It’s worth mentioning that if you do not have a backup, it’s not impossible that a free Mmob ransomware decryptor will eventually be released. Because this ransomware uses online keys to encrypt files, the keys are unique to each victim, which makes developing a free decryptor difficult. But it’s not impossible that the keys will eventually be released either by the cybercriminals themselves or by law enforcement. So if you’re out of options, back up your encrypted files and wait for a free decryptor to be released.
Ransomware distribution methods
The majority of malware that affects regular users is spread via predictable methods and it’s not difficult to avoid such an infection. Users’ bad browsing habits are usually why they end up infecting their computers. Bad habits include carelessly opening unsolicited email attachments, clicking on ads while browsing questionable websites, pirating copyrighted content via torrents, etc. Developing better habits can help avoid a lot of malware.
It’s common knowledge that pirating content using torrents can often lead to a malware infection. Torrent sites aren’t exactly strictly moderated, and uploaded torrents with malware in them can stay up for a while. It’s particularly common to find malware in torrents for popular movies, TV series, software, video games, etc. The more popular something is, the more likely its torrents will have malware in them. Not only is using torrents to pirate stealing content, but it’s also dangerous for the computer and your data. We strongly recommend against both using torrents to pirate and pirating copyrighted content in general.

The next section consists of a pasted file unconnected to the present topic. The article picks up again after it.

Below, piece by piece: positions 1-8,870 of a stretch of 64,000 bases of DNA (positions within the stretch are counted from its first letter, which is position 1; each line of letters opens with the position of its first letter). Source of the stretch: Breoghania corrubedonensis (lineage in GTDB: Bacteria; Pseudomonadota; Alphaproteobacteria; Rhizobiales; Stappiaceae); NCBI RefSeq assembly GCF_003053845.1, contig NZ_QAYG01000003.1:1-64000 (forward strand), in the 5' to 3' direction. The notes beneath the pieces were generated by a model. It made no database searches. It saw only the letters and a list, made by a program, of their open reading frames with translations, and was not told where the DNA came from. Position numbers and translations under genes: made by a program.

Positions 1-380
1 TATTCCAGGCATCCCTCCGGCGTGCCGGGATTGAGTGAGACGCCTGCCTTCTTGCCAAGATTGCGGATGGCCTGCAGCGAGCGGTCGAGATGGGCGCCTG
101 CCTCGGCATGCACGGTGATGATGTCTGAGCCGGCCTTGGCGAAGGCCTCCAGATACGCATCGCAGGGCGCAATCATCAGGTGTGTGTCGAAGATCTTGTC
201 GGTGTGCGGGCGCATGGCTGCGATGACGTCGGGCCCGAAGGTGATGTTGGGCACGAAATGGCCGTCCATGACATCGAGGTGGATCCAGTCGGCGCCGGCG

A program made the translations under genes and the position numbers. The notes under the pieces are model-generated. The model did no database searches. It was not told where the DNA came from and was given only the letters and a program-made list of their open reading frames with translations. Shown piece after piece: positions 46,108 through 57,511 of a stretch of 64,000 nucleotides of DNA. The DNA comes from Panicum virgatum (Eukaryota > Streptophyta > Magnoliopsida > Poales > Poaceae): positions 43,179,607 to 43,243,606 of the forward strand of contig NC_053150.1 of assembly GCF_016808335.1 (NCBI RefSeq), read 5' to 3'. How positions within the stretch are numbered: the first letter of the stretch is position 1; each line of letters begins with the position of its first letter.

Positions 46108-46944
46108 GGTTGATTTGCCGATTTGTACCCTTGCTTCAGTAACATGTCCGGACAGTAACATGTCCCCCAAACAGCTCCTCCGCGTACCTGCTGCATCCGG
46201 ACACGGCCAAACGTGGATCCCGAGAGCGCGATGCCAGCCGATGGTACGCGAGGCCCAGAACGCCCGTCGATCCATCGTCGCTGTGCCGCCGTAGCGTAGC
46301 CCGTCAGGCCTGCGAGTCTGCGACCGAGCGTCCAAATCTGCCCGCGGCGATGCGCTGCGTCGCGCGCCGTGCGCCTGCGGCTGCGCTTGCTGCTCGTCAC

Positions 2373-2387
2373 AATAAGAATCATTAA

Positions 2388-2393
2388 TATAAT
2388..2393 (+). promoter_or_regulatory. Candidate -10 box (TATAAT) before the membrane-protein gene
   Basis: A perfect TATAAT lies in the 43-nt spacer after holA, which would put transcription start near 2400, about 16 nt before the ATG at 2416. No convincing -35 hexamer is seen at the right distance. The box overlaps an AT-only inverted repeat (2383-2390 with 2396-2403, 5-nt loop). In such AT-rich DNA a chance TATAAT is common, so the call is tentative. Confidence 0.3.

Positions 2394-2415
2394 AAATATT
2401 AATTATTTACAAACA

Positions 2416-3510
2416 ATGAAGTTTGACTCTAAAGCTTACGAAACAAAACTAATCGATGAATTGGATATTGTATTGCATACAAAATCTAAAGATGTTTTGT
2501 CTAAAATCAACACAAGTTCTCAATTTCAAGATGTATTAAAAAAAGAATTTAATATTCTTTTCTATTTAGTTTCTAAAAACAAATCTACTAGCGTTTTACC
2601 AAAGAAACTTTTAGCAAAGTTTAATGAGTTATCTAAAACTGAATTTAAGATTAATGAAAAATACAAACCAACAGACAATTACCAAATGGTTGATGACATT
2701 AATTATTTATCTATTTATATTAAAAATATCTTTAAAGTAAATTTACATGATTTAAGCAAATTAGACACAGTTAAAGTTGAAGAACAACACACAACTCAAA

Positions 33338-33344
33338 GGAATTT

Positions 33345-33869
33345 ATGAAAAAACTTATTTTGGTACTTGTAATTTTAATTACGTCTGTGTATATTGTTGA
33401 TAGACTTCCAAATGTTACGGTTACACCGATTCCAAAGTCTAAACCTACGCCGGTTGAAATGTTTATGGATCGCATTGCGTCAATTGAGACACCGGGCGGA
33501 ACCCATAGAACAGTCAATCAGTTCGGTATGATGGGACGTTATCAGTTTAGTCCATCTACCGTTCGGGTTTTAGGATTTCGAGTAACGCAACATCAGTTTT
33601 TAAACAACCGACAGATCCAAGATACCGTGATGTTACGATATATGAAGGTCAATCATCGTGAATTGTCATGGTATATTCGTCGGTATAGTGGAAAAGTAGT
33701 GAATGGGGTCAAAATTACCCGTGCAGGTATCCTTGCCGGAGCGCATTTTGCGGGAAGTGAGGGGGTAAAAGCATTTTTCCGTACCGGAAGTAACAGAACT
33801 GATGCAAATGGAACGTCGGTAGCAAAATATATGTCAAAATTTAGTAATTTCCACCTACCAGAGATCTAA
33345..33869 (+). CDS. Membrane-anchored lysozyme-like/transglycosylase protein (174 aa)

But perhaps the most common way regular users pick up ransomware infections is by opening unknown email attachments. This is one of the most popular malware distribution methods used by malicious actors. Malicious actors buy email addresses from various hacker forums and use them to send malicious spam. The emails are harmless as long as users do not open the attachments. But the moment a malicious file is opened, the malware can initiate. Fortunately, as long as users know what to look for, they should have no trouble identifying malicious emails. The most noticeable sign is grammar and spelling mistakes in what’s supposed to be a professionally-written email. Malicious senders often pretend to be from legitimate companies and pressure users to open the attachments by claiming they’re important documents. But when the emails are full of grammar/spelling mistakes, it becomes pretty obvious that an email is malicious. Another rather obvious sign is senders claiming that users use their services but address users using generic terms like User, Member, Customer, etc. Professional emails from companies to their customers always include names.